EEPROM is essential for many microcontroller based projects. Unfortunately, the Raspberry Pi Pico misses out on the EEPROM. So, in this write-up, I shall go through the process of adding an EEPROM to your Pi Pico.
The EEPROM has 8 pins, of which 3 are address pins as shown in the figure. The communication between the EEPROm and the microcontroller is via I2C. By setting the address pins A0, A1, A2 to either high or low, the default I2C address of the EEPROM chip can be configured. It is suggested to connect all the address pins to ground, unless you have multiple I2C devices or multiple EEPROMs connected.
The WP or Write Protect pin when set to high prevents anything from being written on to the EEPROM. When the WP pin is connected to ground, write protection is disabled and things can be written on to the EEPROM.
And then there is is the usual SDA (I2C Data), SCL (I2C Clock), Vcc (Supply) and Gnd (Ground) pins.
The SDA, SCL and WP should not be left floating and hence they need to be pulled up via 3.9k resistors. The schematic for the EEPROM has also been attached. Please go through the same for clarity.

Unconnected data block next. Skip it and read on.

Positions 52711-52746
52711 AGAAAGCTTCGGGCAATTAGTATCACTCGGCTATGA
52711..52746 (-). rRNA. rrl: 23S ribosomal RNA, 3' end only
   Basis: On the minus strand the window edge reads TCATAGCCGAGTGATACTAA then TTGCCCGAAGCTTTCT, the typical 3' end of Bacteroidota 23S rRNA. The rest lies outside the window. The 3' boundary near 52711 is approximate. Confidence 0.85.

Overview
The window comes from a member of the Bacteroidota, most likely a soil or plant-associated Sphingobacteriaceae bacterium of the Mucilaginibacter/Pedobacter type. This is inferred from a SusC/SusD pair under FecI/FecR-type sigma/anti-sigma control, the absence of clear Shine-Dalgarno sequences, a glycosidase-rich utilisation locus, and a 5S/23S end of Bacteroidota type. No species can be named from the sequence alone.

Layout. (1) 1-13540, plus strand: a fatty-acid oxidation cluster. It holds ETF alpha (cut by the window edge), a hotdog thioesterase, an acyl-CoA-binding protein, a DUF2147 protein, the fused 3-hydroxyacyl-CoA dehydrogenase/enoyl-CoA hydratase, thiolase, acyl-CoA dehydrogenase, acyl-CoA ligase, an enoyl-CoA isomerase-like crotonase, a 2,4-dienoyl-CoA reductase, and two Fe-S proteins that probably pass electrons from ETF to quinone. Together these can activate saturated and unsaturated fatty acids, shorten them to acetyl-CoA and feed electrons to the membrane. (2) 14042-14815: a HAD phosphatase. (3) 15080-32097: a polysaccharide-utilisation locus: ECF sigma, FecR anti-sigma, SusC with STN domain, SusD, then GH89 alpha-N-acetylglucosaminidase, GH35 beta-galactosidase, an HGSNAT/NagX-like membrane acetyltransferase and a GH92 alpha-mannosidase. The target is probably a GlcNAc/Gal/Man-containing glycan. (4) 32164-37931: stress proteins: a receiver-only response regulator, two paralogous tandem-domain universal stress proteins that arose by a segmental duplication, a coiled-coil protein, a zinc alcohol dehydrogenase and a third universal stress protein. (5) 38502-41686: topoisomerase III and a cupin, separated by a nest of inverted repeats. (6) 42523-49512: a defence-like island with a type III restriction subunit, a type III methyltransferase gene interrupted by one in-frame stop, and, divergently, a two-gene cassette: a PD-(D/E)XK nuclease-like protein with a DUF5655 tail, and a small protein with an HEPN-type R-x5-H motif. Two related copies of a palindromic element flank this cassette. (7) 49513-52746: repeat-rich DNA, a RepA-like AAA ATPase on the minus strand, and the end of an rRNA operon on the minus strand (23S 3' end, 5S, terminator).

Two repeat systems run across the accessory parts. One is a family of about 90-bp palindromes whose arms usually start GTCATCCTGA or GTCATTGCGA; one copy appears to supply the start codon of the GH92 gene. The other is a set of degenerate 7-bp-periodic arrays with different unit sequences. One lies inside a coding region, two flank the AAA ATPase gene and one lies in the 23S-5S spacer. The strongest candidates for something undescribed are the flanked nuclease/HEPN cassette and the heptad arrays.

I have designed PCBs for making the Pi Pico-EEPROM connection easier. There are variants to the PCB designed. In the sample PCB image, you can see that one has a jumper for write protection and in the other, the write protection pin has been exposed.
The advantage of using the board with the write protection pin exposed is that, the write protection can be software controlled, i.e., it can be enabled or disabled by setting the pin to Low or High.
Other than the SMD versions, I have designed DIP versions as well. You can find the links to the schematics, eagle files and gerber files here
I got myself the SMD version of the board with the write protection pin exposed printed. I used the services of https://jlcpcb.com for printing as like all my projects. Feel free to modify the the board layout, schematics for your project and get them printed or make your own board using a general purpose PCB.
EEPROM-Pi Pico Connection
My connection is as follows:
EEPROM SDA --> Pi Pico GP0
EEPROM SDA --> Pi Pico GP1
EEPROM VCC --> Pi Pico 3V3 (OUT)
EEPROM WP --> Pi Pico GND
EEPROm GND --> Pi Pico GND
The Raspberry Pi Pico has a number of I2C lines. Choose the ones comfortable to you.